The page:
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PostPosted: Tue Jul 02, 2019 1:49 pm 
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From reading about P.L. Travers' experience with Walt Disney on the making of "Mary Poppins", such as those articles written by Jim Korkis (such as here) or even from "Saving Mr. Banks", I have noticed a consistent pattern: that she was no fan of Disney's work at all, that she disliked animation and especially loathed Disney animation, which accounts for her resistance to animation being included in "Mary Poppins". According to Korkis:

It was not until after Travers was long gone from the Disney Studio that [the waiters in the "Jolly Holiday" segment] morphed into animated penguins so she couldn't have gotten upset like she did in the film ["Saving Mr. Banks"] because at the time it was a non-issue.

Yes, Travers disliked animation and, in particular, Disney animation. Among other things she gave a very unfavorable, condescending review to the animated feature Snow White and the Seven Dwarfs when it was first released in 1937-38.

A part of that review included the following: "Oh, he's clever, this Disney! ... The very pith of his secret is the enlargement of the animal world and a corresponding deflation of all human values. There is a profound cynicism at the root of his, as of all, sentimentality."


To that end, I can't help but wonder how Travers felt about Mickey Mouse. My guess is she had even less kind things to say about Mickey than "Snow White", that she could not understand for the life of her the appeal of vermin, much less giant, talking vermin.

That's my guess, but it's probably not too far off from reality. Does anyone else know?


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PostPosted: Tue Jul 02, 2019 2:25 pm 
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Big Disney Fan wrote:
The very pith of his secret is the enlargement of the animal world and a corresponding deflation of all human values. There is a profound cynicism at the root of his, as of all, sentimentality."[/b]


What does this even mean :?

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PostPosted: Tue Jul 02, 2019 5:14 pm 
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From what I've gleaned of her statement, it seems as though Travers felt as though Walt Disney elevated the role of animals and their natural world over the human world, thus betraying his "true" feelings of disdain towards the human mind and spirit. In other words, he thought humans were trash and animals far preferable.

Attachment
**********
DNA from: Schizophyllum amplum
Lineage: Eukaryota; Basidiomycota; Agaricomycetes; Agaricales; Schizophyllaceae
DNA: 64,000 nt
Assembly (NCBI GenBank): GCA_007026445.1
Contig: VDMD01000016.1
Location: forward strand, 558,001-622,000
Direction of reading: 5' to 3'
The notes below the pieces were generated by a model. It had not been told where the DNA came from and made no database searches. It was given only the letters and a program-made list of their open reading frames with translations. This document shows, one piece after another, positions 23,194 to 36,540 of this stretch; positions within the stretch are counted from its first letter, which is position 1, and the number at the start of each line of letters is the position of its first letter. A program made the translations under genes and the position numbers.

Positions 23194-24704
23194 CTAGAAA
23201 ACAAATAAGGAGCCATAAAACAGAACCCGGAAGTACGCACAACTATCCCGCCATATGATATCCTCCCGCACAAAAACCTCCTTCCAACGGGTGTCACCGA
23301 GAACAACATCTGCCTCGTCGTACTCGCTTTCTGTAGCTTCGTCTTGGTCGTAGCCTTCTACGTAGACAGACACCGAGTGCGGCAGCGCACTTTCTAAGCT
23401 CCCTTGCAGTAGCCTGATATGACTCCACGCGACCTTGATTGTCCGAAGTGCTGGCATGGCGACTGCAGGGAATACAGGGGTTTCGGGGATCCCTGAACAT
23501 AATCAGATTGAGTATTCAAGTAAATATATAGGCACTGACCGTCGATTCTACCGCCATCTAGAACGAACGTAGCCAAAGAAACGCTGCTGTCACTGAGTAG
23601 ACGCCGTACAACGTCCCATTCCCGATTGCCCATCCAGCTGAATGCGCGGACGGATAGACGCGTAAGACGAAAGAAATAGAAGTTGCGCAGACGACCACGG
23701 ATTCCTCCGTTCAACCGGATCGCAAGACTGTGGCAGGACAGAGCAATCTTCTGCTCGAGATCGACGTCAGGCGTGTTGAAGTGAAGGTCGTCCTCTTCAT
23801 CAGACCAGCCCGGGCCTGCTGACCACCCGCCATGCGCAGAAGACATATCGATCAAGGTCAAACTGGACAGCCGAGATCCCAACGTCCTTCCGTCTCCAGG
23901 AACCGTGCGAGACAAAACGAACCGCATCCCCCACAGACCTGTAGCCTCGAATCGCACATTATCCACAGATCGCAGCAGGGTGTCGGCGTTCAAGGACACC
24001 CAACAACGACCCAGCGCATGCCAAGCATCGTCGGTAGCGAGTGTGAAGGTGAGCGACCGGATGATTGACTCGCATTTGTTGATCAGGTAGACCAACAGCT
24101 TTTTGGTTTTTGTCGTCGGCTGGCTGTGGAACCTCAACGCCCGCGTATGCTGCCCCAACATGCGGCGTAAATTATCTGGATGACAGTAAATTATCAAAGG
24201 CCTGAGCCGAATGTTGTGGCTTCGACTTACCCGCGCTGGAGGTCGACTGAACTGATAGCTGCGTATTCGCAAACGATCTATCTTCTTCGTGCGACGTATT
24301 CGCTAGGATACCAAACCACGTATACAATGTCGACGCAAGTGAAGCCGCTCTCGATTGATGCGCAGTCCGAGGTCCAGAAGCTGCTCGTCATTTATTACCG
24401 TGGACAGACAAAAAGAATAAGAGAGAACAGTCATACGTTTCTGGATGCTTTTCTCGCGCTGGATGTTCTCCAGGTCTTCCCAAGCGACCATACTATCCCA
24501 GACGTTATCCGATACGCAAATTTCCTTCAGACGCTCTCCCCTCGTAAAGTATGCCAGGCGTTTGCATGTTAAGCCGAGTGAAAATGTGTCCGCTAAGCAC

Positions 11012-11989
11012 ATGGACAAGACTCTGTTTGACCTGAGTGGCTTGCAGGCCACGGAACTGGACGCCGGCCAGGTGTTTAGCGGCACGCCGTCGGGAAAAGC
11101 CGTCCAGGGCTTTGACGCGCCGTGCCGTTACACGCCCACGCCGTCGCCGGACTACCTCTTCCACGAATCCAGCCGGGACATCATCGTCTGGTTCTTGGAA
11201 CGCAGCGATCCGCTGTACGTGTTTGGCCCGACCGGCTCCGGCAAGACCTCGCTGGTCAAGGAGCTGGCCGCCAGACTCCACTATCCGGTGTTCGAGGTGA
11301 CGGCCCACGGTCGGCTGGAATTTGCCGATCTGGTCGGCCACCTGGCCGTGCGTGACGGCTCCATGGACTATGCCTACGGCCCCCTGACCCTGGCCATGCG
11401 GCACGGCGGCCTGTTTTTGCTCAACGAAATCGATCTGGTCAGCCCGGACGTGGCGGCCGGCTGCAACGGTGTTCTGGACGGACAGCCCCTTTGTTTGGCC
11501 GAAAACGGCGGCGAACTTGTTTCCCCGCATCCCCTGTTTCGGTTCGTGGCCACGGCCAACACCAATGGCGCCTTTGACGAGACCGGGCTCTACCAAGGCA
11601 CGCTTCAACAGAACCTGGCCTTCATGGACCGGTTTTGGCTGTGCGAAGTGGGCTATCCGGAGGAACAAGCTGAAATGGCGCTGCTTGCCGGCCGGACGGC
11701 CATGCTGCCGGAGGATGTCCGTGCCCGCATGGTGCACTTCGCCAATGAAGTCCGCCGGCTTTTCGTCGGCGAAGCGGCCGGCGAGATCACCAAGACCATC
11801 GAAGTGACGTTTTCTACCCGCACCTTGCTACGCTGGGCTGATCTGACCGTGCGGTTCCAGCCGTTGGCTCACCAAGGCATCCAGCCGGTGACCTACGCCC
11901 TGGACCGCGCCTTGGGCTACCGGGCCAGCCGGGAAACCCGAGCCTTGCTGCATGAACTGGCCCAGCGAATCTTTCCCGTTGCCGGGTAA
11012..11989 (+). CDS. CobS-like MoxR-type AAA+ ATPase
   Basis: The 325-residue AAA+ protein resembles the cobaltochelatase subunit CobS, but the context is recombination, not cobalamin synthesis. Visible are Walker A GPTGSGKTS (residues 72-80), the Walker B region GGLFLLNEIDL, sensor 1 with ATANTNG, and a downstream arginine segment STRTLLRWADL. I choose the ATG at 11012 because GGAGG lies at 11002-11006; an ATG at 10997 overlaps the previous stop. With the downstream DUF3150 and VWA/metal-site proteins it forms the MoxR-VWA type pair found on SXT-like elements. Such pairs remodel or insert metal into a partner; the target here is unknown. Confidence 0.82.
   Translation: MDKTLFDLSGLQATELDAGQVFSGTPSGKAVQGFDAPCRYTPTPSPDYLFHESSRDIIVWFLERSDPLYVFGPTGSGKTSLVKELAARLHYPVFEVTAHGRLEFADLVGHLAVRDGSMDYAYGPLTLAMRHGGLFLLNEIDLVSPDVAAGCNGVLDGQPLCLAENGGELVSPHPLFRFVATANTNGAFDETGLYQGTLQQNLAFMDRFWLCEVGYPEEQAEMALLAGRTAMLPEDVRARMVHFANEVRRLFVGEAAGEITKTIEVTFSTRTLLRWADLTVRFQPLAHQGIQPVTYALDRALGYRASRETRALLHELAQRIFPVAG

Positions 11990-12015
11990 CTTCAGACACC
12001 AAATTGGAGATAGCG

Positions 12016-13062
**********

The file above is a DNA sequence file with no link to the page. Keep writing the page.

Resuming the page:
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PostPosted: Thu Jul 04, 2019 2:17 pm 
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She also does not like how the works of literature by others become "Walt Disney's" works, as if by making the stories in his own way, the original versions are morally inferior and no one would ever read them again. At least that's what I got from those articles on the topic. Along the same lines, Travers suspected that the reason Walt made movies based off of stories written by dead authors was so that, because they were dead, he would not have to worry about being controlled by them, like Travers was trying to do.

But nobody answered my question about how she felt about Mickey Mouse. I gave my speculation on the matter, which is probably not too far off, but what do others here say?


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PostPosted: Fri Jul 05, 2019 2:45 am 
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I'm not really sure how exactly she would have felt about Mickey Mouse. She certainly seemed to despise cartoon characters from her scene in Saving Mr. Banks and admittedly enough, animals aren't a big part of her Mary Poppins books so it's possible that she wouldn't have liked how mere vermin has been elevated by the public. I think the cartoonized aspects would have bothered her moreso than Mickey being a mouse though.


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